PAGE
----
retail news in context, analysis with attitude

Good piece in Advertising Age about retailers that are “flourishing” or “floundering” during the current economic upheaval, looking for “common threads” that lead to higher sales: “keep spending, target your marketing and look for ways to offer value.”

Among the companies cited in the piece:

• Kroger, which “managed a 6% increase in stores open at least a year during the third quarter, and analysts said the grocer has narrowed the pricing gap with Walmart to less than 10%. Last year Kroger offered consumers 10% off if they spent their tax rebates at the chain, and it offered gas discounts and free groceries in exchange for points earned through its loyalty-card program. The retailer is also using a lot of direct marketing. For example, data from its loyalty-card program are being used to send unique coupon offerings to specific households.”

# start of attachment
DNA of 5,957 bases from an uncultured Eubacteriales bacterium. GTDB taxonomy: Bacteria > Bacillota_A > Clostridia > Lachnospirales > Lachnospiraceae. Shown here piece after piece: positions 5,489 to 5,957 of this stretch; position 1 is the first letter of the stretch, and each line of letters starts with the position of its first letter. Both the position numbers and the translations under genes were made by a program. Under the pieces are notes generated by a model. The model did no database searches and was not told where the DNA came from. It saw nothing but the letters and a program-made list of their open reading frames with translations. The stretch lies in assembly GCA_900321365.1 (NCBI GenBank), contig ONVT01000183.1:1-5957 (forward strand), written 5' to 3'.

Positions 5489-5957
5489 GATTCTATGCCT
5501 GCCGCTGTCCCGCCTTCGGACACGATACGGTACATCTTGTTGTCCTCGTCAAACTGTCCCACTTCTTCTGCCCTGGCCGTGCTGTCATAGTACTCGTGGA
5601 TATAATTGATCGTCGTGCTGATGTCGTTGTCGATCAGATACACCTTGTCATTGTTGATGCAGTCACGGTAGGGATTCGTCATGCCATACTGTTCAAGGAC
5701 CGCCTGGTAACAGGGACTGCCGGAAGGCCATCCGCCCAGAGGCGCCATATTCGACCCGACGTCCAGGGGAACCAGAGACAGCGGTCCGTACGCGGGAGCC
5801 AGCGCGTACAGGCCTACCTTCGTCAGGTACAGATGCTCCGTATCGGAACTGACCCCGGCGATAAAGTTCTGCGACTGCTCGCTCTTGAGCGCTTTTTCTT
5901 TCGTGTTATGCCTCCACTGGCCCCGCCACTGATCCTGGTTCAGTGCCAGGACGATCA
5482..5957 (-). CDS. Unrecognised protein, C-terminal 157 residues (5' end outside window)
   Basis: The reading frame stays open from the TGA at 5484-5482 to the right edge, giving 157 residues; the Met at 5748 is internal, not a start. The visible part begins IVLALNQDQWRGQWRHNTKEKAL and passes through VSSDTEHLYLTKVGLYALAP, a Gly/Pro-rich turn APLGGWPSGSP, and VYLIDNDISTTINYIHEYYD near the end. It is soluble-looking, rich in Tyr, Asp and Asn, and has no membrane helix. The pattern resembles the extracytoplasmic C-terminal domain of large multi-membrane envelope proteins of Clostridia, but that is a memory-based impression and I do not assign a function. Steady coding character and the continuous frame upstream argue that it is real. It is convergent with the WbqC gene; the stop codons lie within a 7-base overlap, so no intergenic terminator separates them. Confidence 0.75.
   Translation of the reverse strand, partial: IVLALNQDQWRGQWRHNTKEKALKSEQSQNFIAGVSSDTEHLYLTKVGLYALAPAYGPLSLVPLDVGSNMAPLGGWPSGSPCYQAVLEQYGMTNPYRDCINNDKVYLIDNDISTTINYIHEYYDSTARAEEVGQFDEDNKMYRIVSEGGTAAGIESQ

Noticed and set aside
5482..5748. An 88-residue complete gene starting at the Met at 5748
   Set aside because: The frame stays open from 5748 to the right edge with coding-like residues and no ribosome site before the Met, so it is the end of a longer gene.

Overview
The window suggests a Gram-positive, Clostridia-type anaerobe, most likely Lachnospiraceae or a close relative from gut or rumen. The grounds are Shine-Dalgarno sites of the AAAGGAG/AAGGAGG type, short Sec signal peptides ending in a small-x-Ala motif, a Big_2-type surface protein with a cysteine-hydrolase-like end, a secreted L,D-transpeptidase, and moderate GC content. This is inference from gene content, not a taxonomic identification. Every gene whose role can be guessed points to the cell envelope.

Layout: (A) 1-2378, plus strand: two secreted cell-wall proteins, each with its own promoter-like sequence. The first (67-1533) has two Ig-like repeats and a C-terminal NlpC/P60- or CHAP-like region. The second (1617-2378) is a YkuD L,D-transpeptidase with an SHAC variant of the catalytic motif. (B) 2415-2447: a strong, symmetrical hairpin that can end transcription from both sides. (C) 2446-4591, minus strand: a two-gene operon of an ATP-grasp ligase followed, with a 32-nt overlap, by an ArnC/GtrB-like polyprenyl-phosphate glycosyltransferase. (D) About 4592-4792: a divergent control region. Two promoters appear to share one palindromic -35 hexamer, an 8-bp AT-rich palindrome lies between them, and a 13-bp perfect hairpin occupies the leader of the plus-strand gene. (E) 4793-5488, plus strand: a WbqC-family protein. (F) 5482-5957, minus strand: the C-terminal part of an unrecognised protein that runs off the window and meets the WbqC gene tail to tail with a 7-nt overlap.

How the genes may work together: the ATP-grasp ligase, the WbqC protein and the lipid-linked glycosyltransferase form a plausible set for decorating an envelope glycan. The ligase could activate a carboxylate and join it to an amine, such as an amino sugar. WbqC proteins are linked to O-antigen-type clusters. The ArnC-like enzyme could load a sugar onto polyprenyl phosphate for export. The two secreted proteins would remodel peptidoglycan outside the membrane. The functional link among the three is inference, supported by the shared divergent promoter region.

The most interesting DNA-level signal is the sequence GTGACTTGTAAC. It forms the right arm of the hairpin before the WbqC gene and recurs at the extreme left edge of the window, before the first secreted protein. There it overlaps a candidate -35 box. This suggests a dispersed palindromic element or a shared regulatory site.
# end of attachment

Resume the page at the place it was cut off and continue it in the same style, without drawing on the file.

• While CVS has lowered its broader marketing spending, the company points out to Ad Age that its loyalty marketing program is not tracked: “That program, which counts more than 50 million cardholders, has spawned more targeted marketing efforts, with promotional offers at the register, coupons, e-mail and direct mail.” And that program allows CVS to try to have personalized “conversations” with those cardholders.

Ad Age suggests that Whole Foods, but cutting “its already meager advertising budget, may be exacerbating its problems with slowing sales, though the company argues that it “is benefiting from the trend toward more meals at home.”

KC's View:
It isn’t exactly a surprise that Ad Age would have a story suggesting that more marketing and advertising is the way to greater sales…but that doesn’t mean that the point is wrong.

I continue to believe that smart companies should be in a market share game these days, expanding their marketing and services in a way that will build up their customers bases. As an example, check out our next story…